Martin Binedell started Grade One at Laddsworth Primary School in 2002, 20 years ago. Growing up in the Midlands, Martin had a near-drowning experience at Midmar Dam, resulting in his fear of water and attending swimming lessons. After overcoming his fear, Martin’s love for the water grew. His parents signed him up for squad training when he started gaining weight. Although he was never the strongest swimmer, he loved spending time with friends in and around the pool.

Since leaving Laddsworth, Martin has become one of South Africa’s top swimmers, making his first national team in 2015. Martin currently holds the African Games and African Championships 200m Backstroke record. He is a Commonwealth Games Finalist and Relay Bronze Medallist. Martin is also a National Lifesaver, holding several National records and Lifesaving World Championships Medals. Last year Martin saw his dream of becoming an Olympian become a reality, taking part in the 2020 Tokyo Games.

Martin has travelled the world through sport but decided to move back to the Midlands, which he says is “the most beautiful place in the world”. He also returned to where it all started 20 years ago, joining Laddsworth as the Public Relations Officer and Marketing Position.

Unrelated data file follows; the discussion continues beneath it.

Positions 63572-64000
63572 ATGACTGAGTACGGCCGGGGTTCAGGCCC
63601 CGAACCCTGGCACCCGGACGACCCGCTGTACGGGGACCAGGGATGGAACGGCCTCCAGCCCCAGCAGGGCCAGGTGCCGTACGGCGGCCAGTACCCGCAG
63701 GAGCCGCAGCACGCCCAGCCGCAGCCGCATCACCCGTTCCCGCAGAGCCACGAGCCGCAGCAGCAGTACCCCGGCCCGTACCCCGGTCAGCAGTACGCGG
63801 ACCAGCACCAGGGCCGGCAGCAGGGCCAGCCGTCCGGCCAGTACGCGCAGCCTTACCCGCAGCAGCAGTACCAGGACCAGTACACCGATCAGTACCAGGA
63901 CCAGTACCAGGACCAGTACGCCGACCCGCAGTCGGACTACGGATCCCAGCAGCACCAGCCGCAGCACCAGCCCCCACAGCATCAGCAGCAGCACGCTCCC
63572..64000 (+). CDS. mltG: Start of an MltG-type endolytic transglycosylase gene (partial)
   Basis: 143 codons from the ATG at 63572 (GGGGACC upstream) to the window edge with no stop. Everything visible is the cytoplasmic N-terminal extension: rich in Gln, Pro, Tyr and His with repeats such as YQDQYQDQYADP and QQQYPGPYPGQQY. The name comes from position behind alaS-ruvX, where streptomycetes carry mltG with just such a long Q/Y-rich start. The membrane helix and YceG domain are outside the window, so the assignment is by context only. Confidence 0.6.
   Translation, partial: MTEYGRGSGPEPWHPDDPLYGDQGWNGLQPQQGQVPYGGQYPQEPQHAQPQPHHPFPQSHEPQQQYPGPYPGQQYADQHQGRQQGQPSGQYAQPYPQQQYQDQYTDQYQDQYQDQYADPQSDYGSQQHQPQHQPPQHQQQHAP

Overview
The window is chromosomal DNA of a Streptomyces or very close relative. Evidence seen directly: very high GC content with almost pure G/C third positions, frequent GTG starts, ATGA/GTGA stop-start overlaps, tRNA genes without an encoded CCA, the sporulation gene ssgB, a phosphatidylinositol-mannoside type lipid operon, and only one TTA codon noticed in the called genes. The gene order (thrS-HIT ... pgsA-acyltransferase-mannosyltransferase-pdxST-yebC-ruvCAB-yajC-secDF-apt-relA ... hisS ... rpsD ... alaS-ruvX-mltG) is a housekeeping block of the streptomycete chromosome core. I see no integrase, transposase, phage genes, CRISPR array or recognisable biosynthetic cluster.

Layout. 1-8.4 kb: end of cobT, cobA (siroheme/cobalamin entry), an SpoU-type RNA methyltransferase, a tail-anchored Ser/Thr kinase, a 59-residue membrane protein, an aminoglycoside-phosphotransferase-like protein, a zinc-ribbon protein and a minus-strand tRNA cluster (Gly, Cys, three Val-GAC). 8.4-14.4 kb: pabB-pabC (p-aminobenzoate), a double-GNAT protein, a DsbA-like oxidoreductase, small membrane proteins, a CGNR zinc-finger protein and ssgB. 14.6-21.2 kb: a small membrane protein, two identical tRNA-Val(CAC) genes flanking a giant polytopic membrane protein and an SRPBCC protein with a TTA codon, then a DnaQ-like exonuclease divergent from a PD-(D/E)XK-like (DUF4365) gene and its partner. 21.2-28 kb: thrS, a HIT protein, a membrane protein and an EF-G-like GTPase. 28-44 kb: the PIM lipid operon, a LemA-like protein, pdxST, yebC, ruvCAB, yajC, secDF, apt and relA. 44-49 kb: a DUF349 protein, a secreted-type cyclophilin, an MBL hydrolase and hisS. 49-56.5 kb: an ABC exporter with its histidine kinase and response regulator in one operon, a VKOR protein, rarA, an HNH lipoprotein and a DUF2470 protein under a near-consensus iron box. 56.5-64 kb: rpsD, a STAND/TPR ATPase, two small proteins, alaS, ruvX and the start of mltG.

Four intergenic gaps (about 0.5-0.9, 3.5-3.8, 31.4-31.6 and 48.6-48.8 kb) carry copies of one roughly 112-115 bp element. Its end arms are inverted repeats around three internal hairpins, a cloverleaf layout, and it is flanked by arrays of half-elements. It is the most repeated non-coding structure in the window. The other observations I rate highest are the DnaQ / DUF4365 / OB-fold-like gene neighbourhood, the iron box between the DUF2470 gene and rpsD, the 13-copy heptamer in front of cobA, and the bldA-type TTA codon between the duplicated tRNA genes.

Gavin Mathews grew up on a farm near a small town called Sannieshof in the North West Province. After completing his primary school years in Sannieshof he arrived at Treverton in Grade Eight in 2002: excited, ready for adventure, and ignorant of how this community would influence his life.

His family chose Treverton as a high school for a number of reasons; the Christian ethos, the outdoor environment, and mostly because his grandparents lived on a small farm in Lowlands, Estcourt, which is 20 odd kilometres away. This decision proved to have a massive impact on his life as his future wife was his classmate, and they began dating in their Grade 11 year.

After matriculating in 2006, Gavin spent a year in the USA working on a mix farm, farming maise and beef. This was an invaluable international experience in farming. He returned to South Africa to study Environmental Science at the University of KwaZulu-Natal, Pietermaritzburg Campus.

Gavin’s farming career started when he helped his grandfather manage his family’s farm. While working on the farm, he also worked with Grain South Africa for four years. He facilitated subsistence farming workshops, mentorships, and training in the rural communities surrounding Giants Castle and Bergville.